Dooriyan (1979)

May 09, 2014 12:00 am | Updated 02:02 am IST

Rare is the filmmaker with a vision to deal with sensitive issues like marital discord in a mature way. Without doubt, Bhimsain belongs to that elusive breed. Despite a very limited oeuvre in Bollywood, the man who earned his spurs essentially as an animation pioneer weaves a web of emotions in “Dooriyaan” that pulls many a heartstring.

By the time he produced and directed “Dooriyan” in 1979, he had already created an impact on discerning viewers with his first venture, “Gharonda” (1977), in which he showcased his aptitude to deal with the “man-woman” relationship in a realistic and subtle way. Essentially an urban being, his films are also urban centric. During the ’70s, when the trend of women entering the work force in a big way was picking up steam, he certainly did not have many reference points, although he seems to be inspired by the work of Basu Bhattacharya (“Anubhav”, 1971 and “Avishkar”, 1974), both in terms of content management and technique.

The story of “Dooriyan” (penned by Shankar Shesh who won the Filmfare trophy for Best Story) might seem rather straightforward in today’s milieu, but it certainly had an innovative streak to it in the ’70s. It deals with the personal ambition of an urban working couple and how it affects their married life, considered against the background of their courtship period — when they professed undying love for each other. Responsibilities of marriage, especially bringing up a child (Kireet Khurana — Bhimsain’s son — as a cute moppet, Moju), bring forth fault lines in heaven, generating conflict in their relationship. This leads to separation, as seemingly irreconcilable differences wreak mayhem. The denouement is left to the readers’ imagination, in a bid to spur them to watch the film.

The movie is replete with subtle nuances, in contrast to those by more prolific filmmakers that degenerated into over-the-top slanging matches. Bhimsain’s effort would have failed to reach the heights of cinematic excellence, were it not for the sterling actors he cast in lead roles.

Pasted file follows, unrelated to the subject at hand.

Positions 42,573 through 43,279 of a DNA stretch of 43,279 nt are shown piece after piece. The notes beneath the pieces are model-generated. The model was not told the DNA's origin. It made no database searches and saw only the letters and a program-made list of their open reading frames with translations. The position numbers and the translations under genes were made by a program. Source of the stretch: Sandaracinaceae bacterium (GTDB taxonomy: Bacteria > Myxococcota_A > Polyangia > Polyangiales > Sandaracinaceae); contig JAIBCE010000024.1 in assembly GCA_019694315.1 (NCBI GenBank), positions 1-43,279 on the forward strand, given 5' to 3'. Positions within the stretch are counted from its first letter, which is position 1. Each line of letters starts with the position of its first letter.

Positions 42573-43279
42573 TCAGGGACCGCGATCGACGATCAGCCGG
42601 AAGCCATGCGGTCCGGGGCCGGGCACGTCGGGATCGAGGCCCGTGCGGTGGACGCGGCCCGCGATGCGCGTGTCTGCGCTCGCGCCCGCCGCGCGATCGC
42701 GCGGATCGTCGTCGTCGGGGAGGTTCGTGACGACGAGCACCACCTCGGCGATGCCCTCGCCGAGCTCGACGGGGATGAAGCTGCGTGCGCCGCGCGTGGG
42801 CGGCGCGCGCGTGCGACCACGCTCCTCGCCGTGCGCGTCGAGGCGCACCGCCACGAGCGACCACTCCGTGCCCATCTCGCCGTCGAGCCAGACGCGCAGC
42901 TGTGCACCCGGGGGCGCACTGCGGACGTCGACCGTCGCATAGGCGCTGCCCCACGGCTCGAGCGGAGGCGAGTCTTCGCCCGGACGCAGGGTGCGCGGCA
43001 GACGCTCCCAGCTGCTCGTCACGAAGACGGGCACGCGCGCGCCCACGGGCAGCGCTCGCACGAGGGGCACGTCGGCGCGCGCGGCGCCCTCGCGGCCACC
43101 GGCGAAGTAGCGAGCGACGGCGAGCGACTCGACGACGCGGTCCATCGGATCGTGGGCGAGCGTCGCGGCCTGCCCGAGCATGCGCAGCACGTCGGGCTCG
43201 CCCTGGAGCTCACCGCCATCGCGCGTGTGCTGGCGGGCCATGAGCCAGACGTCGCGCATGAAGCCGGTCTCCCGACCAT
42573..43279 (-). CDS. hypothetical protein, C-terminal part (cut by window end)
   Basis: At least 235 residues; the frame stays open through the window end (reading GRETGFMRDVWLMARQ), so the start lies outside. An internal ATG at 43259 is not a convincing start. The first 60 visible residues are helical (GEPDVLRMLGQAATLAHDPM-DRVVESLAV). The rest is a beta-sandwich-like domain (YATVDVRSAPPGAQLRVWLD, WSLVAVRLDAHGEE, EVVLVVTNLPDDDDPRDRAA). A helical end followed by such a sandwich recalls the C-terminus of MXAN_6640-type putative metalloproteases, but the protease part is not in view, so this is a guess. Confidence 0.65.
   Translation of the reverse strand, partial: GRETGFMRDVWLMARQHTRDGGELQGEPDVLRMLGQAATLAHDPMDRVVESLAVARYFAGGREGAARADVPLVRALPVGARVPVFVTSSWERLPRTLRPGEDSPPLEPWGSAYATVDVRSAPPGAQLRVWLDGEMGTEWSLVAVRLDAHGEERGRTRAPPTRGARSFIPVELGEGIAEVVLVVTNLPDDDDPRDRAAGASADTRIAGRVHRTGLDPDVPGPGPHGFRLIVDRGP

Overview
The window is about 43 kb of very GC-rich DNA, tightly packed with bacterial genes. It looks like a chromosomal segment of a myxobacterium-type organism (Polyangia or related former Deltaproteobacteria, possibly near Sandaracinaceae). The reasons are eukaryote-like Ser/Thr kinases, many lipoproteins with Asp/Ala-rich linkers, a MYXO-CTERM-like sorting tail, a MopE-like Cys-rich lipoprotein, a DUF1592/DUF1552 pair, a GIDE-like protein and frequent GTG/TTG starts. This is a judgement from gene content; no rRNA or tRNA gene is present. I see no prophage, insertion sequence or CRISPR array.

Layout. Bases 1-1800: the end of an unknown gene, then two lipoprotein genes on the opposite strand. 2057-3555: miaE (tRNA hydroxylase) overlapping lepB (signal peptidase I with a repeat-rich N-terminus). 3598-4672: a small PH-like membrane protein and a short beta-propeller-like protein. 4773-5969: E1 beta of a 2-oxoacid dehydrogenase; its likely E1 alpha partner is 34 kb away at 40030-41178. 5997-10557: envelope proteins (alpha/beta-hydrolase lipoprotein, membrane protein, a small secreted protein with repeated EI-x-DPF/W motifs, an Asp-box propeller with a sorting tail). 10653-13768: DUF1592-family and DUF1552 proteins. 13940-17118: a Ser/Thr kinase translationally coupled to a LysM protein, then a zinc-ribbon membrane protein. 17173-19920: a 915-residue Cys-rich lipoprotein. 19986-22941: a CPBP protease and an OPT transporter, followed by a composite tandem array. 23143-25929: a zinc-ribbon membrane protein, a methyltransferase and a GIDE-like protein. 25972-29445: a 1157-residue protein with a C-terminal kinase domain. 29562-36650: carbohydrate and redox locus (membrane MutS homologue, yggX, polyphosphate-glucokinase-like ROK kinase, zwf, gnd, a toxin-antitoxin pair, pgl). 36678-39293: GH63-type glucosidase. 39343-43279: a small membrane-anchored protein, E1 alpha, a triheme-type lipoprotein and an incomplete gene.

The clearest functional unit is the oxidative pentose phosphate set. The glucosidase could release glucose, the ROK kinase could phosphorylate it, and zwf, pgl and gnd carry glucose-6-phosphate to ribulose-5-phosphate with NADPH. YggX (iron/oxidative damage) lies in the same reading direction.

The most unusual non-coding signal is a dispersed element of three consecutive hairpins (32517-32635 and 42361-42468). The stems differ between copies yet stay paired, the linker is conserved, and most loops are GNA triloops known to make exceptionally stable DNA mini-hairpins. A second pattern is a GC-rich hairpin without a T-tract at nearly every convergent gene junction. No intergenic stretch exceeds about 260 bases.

Uttam Kumar is genius personified; such is his command over his craft.

His face conveys a thousand emotions without taking recourse to a single word. He fits in the role with ease, although at 53 years he looks a bit old for the romantic scenes. Tragically, he died the very next year, in 1980, making us wonder about the body of work he would have created had he lived longer.

He is duly complemented by Sharmila Tagore, who, besides shining in a role tailor made for her urban sensibilities, looks stunning as the career-oriented woman. The grace, dignity and poise she imparts are superb. Probably, she has never looked more beautiful in any other outing on the silver screen. Her beauty is enhanced by the clever and imaginative use of lighting and shadow by Bhimsain. His cinematographer Apurba Kishore deserves kudos for this show of brilliance.

Equally riveting is the music, composed by Jaidev, to lyrics by Sudarshan Faakir.

Some of the numbers, including “Zindagi mere ghar aana” (Bhupendra and Anuradha Paudwal) and “Zindagi mein jab tumhare hum nahi the”, are all timeless gems. Both Jaidev and Bhimsain reposed considerable faith in Bhupendra’s talent, and in return, he did not let them down. It is indeed an irony that a singer of Bhupendra’s calibre could never achieve the commanding heights of playback singing, which were rightfully his due.

The director and his music composer did not stick to sombre tunes only. They allowed the child in them to come forth with the breezy “Evening news” (with a strong anti-poverty message) sung by Manna Dey and “Khota paisa nahin chalega, nahin chala hai, nahin chalega” by an ensemble of singers (K.N. Sharma, Preeti Sagar and Ranu Mikherjee).

The enviable support cast, Shreeram Lagoo, Arvind and Sulabha Deshpande, who had been together since their theatre days, add sparkle to the film.


Director: Bhimsain

Cast: Uttam Kumar, Sharmila Tagore, Shreeram Lagoo, Jalal Agha, Kireet Khurana, Sulabha Deshpande, Arvind Deshpande, Priyadarshinee.

Music director: Jaidev

Lyricist: Sudarshan Faakir

Story: Shankar Shesh

Box office status:

Trivia:Won Filmfare Award for the Best Story

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